Over the last few years GOG has evolved itself from a boutique purveyor of niche PC titles to a first-rate digital marketplace for both new and classic games. The next step in that process begins today, with the beta launch of GoG Galaxy.
GoG Galaxy beta screenshots
- You can choose your starting page in GoG Galaxy. Here's the Library view. Note: Some titles are "Not yet available" in GoG Galaxy.
- Here's what an installed game looks like. Clicking on its listing in the left column will bring you here.
- The "More" dropdown has options for each game, including the user manual (a GoG staple).
- GoG is known for all the extras it includes with its games, like soundtracks, manuals and more. They're all collected unde the "Download extras" option. Duh.
- Like Steam, the GoG Galaxy client is as much store as it is launcher. Ooh, Rebel Assault digital premiere?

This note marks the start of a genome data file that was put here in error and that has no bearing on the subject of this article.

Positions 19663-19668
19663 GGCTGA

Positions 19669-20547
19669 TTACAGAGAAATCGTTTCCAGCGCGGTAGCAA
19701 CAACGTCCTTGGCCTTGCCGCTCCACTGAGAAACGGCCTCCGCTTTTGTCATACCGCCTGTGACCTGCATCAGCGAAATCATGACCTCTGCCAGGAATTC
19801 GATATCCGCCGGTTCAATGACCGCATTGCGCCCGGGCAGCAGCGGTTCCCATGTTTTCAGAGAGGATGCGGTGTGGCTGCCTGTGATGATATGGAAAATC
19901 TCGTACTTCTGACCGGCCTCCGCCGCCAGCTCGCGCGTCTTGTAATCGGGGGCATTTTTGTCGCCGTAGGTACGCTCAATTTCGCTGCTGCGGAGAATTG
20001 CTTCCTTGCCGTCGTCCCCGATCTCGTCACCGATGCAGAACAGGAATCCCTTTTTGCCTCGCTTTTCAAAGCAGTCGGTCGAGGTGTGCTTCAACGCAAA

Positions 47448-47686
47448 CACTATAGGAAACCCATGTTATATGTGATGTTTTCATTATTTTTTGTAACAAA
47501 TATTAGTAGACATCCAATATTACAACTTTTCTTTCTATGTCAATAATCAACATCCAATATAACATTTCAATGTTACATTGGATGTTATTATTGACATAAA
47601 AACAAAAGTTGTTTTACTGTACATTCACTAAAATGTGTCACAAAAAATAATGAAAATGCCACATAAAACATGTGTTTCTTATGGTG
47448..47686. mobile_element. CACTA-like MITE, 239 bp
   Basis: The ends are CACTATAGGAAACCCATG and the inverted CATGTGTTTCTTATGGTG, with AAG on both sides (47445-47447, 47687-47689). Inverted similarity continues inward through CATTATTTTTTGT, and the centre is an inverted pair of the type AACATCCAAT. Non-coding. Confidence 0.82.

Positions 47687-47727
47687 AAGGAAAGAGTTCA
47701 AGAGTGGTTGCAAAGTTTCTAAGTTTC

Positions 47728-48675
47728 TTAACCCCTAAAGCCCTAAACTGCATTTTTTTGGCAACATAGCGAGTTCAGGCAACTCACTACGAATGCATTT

- Pretty self explanatory. The wishlisted games in the checkout aisle is pretty clever. Monsters.
- We're not sure why "Community" is located under the "Store" dropdown, but here it is.
- Here's what installing a game looks like. Let's try Harvester. You click Install and agree to a EULA and ...
- There's a Galaxy menu under the "Store" dropdown as well, with all the marketing points for the service. A lot of this is still not available to test. (This is the alpha after all!)
- In the alpha, all these features are greyed out with "Coming Soon" on the side.
- Clicking the little hamburger menu shows you the installed games and "all my games" options. This menu doesn't seem to work, but we love the way the service blurs the line between games you have installed and everything in your library.
- Clicking the "+" button lets you add games to Galaxy by redeeming a code, scanning / importing folders, buying new games, and perusing your existing library.